One-Tailed or Two-Tailed P Values in PLS-SEM?

One-Tailed or Two-Tailed P Values in PLS-SEM?

Ned Kock (Division of International Business and Technology Studies, Texas A&M International University, Laredo, TX, USA)
Copyright: © 2015 |Pages: 7
DOI: 10.4018/ijec.2015040101
OnDemand PDF Download:
$37.50

Abstract

Should P values associated with path coefficients, as well as with other coefficients such as weights and loadings, be one-tailed or two-tailed? This question is answered in the context of structural equation modeling employing the Partial Least Squares Method (PLS-SEM), based on an illustrative model of the effect of e-collaboration technology use on job performance. A one-tailed test is recommended if the coefficient is assumed to have a sign (positive or negative), which should be reflected in the hypothesis that refers to the corresponding association. If no assumptions are made about coefficient sign, a two-tailed test is recommended. These recommendations apply to many other statistical methods that employ P values, including path analyses in general, with or without latent variables, plus univariate and multivariate regression analyses.
Article Preview

Illustrative Model

The discussion presented in this study is based on the illustrative model shown in Figure 1. This model contains two latent variables, e-collaboration technology use (L) and job performance (J). Each latent variable is measured indirectly through three indicators.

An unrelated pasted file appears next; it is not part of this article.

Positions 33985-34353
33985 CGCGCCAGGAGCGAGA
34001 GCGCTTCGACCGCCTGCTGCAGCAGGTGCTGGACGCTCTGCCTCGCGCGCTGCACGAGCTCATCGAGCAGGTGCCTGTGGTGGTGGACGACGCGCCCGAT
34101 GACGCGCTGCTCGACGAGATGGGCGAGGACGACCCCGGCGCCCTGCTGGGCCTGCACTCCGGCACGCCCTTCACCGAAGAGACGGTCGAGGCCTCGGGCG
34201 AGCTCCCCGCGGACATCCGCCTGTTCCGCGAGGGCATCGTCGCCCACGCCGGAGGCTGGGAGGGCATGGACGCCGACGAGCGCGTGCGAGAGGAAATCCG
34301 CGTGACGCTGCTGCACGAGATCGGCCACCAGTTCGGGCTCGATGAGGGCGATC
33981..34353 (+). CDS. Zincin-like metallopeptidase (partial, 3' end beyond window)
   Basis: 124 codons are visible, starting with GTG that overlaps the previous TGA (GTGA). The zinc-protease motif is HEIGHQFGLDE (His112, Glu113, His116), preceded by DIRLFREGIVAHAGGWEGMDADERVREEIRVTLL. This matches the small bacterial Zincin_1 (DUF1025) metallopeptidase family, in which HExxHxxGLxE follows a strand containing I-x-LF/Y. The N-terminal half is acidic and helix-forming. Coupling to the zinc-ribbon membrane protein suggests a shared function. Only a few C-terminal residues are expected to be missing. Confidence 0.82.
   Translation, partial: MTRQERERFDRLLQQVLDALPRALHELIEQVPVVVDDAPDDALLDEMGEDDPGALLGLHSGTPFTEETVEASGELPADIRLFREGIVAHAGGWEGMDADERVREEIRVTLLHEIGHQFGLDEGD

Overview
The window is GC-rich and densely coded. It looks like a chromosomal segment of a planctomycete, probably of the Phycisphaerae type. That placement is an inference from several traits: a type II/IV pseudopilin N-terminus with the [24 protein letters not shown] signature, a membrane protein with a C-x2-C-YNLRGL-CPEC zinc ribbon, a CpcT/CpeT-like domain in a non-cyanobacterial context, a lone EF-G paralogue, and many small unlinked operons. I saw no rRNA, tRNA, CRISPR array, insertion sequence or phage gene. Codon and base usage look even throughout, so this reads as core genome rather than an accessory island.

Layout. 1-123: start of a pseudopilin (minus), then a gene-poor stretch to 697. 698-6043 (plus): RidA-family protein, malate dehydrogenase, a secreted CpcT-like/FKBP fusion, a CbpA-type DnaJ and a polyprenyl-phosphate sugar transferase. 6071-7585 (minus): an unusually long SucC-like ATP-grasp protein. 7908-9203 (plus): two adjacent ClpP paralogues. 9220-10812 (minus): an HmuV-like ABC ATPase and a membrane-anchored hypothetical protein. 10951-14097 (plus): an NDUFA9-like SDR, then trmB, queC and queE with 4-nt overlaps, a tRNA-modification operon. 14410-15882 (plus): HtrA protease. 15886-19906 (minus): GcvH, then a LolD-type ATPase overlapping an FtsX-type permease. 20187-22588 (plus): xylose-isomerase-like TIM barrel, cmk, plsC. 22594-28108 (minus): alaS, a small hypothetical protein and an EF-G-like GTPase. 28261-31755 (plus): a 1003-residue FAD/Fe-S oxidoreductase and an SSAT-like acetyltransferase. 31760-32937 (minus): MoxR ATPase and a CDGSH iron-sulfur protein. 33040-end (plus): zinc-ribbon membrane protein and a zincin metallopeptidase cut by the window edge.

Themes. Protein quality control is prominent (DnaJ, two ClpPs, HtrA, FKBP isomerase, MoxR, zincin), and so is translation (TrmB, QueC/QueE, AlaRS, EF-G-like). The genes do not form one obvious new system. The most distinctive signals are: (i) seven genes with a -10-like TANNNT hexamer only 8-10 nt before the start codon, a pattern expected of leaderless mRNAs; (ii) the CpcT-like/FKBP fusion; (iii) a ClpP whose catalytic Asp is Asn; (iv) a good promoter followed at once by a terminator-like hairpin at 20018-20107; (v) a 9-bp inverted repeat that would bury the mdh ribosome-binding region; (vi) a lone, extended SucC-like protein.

Figure 1.

Illustrative model

Let us assume that , , and () are scaled to have a mean of zero and a standard deviation of one (i.e., these variables are standardized). Our illustrative model can then be described by equations (1), (2), and (3).

,
. (1)
,
. (2)
. (3)

The path coefficient and loadings and () are assumed to describe the model at the population level, as true values. The population is made of teams of individuals who use an integrated e-collaboration technology including e-mail and voice conferencing to different degrees. That is, the unit of analysis is the team, not the individual.

Complete Article List

Search this Journal:
Reset
Open Access Articles: Forthcoming
Volume 13: 4 Issues (2017): 2 Released, 2 Forthcoming
Volume 12: 4 Issues (2016)
Volume 11: 4 Issues (2015)
Volume 10: 4 Issues (2014)
Volume 9: 4 Issues (2013)
Volume 8: 4 Issues (2012)
Volume 7: 4 Issues (2011)
Volume 6: 4 Issues (2010)
Volume 5: 4 Issues (2009)
Volume 4: 4 Issues (2008)
Volume 3: 4 Issues (2007)
Volume 2: 4 Issues (2006)
Volume 1: 4 Issues (2005)
View Complete Journal Contents Listing